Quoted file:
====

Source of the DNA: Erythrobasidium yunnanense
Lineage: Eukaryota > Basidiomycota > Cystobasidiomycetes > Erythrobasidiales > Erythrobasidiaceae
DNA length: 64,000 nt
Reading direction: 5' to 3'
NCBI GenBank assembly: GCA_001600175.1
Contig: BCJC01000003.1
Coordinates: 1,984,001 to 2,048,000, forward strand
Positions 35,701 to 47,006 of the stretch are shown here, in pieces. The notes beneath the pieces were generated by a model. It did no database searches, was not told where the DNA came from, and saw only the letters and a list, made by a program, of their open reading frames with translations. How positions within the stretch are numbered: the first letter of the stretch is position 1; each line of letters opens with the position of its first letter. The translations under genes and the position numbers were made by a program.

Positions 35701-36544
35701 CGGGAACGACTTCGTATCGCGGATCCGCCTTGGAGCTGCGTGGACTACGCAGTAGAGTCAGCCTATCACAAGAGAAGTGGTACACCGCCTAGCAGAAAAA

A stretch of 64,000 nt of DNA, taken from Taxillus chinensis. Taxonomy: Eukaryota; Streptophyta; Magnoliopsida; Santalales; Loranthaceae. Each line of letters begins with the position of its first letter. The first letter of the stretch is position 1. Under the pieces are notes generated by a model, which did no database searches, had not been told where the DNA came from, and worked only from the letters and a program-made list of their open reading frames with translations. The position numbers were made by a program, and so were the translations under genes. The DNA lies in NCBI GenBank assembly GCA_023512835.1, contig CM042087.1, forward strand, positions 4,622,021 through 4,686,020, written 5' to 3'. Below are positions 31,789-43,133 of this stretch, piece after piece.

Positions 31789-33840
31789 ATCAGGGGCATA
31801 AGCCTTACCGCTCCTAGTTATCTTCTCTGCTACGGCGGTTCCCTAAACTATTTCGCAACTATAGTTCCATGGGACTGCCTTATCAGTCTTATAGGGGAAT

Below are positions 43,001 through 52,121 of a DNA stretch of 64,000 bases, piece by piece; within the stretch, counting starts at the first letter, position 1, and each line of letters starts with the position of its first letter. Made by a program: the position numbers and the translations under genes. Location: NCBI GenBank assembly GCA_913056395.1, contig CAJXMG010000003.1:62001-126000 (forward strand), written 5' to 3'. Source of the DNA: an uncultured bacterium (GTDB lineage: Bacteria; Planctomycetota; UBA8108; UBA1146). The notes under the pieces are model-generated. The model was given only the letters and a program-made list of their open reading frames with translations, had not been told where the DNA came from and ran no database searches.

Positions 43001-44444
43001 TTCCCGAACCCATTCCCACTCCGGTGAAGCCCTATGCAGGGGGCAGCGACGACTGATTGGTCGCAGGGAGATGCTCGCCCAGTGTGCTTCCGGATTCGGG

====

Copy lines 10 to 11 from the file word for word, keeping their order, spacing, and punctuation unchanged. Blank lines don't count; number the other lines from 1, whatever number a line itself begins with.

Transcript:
35701 CGGGAACGACTTCGTATCGCGGATCCGCCTTGGAGCTGCGTGGACTACGCAGTAGAGTCAGCCTATCACAAGAGAAGTGGTACACCGCCTAGCAGAAAAA

A stretch of 64,000 nt of DNA, taken from Taxillus chinensis. Taxonomy: Eukaryota; Streptophyta; Magnoliopsida; Santalales; Loranthaceae. Each line of letters begins with the position of its first letter. The first letter of the stretch is position 1. Under the pieces are notes generated by a model, which did no database searches, had not been told where the DNA came from, and worked only from the letters and a program-made list of their open reading frames with translations. The position numbers were made by a program, and so were the translations under genes. The DNA lies in NCBI GenBank assembly GCA_023512835.1, contig CM042087.1, forward strand, positions 4,622,021 through 4,686,020, written 5' to 3'. Below are positions 31,789-43,133 of this stretch, piece after piece.